But for me personally, the greatest challenge was how much the film evolved from my original vision – and that’s not necessarily a bad thing. But a film begins as this very intimate, very solitary experience. It was a concept, then it was me getting up early every morning to go to the coffee shop as though I was going to a day job. I felt that I needed to take it seriously or no one would ever take me seriously. I chipped away at it, for many months and then I sat in meetings where people would tell me it was too risky or too feminist or too man-hating or blah blah -whatever. You write hundreds of emails begging people to believe in nothing but you and a PDF. There are a lot of steps that you fight tooth and nail through. And what you have to hold on to is the vision in your head. The love that you have for that vision. So when it starts to come to fruition and that vision starts to change, it can be really hard. When things get thrown out or aren’t working or get cut- MAN. It can feel like a part of you is dying! And I wish I had been more prepared for that. I wish I could have been less precious about it all because it would have saved me a lot of heartache. But I think it’s just something you go through on your first feature. And I love our film. It’s not exactly the film I originally envisioned- and that’s ok. Film is a collaboration of many artists. That’s what makes it great.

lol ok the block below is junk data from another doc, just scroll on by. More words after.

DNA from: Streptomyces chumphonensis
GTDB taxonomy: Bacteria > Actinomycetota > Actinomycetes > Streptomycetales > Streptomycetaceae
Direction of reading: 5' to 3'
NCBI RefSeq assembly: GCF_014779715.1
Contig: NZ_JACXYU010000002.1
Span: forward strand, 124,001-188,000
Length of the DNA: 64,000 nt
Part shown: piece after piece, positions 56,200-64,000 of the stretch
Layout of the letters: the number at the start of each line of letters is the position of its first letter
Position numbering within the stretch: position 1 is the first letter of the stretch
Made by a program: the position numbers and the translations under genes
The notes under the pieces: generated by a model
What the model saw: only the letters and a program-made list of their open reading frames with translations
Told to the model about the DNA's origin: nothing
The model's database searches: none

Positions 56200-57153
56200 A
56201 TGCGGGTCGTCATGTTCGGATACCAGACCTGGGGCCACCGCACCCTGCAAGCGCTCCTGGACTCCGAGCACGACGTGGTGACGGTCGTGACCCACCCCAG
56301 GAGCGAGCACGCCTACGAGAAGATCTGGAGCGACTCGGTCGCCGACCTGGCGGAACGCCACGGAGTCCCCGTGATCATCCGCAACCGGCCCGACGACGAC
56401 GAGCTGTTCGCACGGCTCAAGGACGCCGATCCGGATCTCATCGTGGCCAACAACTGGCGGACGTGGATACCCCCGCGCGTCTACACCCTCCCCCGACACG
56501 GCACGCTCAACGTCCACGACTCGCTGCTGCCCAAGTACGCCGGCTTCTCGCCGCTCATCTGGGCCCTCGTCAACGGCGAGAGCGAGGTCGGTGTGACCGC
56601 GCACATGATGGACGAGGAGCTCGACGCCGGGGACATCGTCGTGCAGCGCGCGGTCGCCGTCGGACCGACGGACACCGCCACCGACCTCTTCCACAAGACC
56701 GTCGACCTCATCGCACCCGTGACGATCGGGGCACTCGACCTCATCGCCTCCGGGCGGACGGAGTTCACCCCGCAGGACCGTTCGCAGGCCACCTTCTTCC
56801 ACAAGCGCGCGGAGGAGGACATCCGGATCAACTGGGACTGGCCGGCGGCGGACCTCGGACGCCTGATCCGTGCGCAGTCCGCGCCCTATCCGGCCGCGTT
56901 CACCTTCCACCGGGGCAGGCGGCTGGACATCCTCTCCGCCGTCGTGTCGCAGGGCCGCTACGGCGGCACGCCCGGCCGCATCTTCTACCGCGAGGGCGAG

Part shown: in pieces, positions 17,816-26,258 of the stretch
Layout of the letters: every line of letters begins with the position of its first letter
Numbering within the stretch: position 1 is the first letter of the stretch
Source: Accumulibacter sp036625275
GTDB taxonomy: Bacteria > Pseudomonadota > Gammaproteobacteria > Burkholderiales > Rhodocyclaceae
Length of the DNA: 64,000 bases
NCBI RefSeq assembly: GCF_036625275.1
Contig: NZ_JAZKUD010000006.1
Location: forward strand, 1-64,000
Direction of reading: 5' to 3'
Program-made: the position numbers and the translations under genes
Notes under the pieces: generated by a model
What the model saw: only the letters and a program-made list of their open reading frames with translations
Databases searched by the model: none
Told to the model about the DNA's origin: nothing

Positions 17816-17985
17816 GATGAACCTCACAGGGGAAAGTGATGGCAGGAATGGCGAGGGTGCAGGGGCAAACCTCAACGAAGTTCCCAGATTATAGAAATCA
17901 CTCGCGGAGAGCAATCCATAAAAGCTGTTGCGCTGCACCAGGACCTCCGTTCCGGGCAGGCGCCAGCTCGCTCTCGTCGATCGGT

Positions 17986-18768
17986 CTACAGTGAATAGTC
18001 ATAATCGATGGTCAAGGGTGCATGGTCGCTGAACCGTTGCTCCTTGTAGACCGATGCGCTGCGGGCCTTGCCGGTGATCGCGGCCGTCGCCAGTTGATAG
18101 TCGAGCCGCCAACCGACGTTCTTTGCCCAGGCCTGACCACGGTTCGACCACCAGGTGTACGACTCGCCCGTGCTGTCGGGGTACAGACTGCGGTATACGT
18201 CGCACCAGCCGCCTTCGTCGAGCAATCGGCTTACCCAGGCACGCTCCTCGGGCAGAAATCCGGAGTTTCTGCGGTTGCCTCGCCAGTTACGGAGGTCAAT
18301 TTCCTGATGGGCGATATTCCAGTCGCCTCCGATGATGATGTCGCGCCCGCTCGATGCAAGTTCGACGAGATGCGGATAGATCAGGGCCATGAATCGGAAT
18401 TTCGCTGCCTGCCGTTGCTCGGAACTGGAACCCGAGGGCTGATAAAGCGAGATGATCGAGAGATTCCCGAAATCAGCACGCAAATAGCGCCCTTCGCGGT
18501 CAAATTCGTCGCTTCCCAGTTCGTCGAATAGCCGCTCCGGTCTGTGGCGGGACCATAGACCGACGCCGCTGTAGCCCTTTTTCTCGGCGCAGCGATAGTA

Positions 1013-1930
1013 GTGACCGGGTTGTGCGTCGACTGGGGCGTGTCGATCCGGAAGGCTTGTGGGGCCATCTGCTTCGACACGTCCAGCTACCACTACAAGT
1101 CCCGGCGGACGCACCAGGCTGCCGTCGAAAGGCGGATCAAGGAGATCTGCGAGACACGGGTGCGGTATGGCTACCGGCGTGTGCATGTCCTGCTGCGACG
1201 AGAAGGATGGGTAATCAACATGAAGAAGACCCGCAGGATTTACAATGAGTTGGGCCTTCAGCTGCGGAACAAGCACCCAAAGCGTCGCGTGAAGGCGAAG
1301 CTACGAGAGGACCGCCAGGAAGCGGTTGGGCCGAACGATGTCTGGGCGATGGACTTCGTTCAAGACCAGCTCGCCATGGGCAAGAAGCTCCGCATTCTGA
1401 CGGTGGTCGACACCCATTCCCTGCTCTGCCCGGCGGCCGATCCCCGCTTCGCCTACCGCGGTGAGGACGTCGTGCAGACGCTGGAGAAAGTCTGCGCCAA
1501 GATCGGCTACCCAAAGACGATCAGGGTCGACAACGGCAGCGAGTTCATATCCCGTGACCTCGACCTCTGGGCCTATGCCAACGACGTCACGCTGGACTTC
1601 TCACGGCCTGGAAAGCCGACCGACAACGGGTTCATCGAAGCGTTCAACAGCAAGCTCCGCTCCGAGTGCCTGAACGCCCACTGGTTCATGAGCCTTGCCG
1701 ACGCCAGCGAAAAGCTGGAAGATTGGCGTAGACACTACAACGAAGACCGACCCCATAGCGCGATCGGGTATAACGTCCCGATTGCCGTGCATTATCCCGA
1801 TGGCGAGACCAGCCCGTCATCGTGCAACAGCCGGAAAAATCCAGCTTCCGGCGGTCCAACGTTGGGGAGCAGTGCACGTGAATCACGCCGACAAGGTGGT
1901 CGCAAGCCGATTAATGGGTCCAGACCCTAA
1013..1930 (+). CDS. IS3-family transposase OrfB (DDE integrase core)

Mike C Manning, Director Natalia Leite, Shin Shimosawa, and Leah McKendrick

Green light your own script.

I would say don’t wait for permission. And don’t use a lack of resources as an excuse. Start small. Write it. Make stuff with friends. Collaborate. But just be constantly creating and developing your voice and your sense of taste. I’d say the biggest killer of creativity is getting in your own way. A strength that I have is that I am hungry and foolish. I always assume something is going to be easier than it is and it’s always a rude awakening and I’m crying in the shower. But I don’t get in my own way. I don’t always succeed, but I make a lot of attempts. All of the attempts have made me braver and smarter. I love the filmmakers out there shooting a short or sketch a week or making a feature for 20 grand. That’s inspiring. They’re not waiting for anyone’s permission and that’s how you have to do it. Too many people are waiting for someone to green light their million dollar script. Green light your own script. If you don’t have a million, rewrite it so you can make it for less. I’ve learned that you’ve gotta give yourself the opportunity before anyone else will. But if you build it, they will come.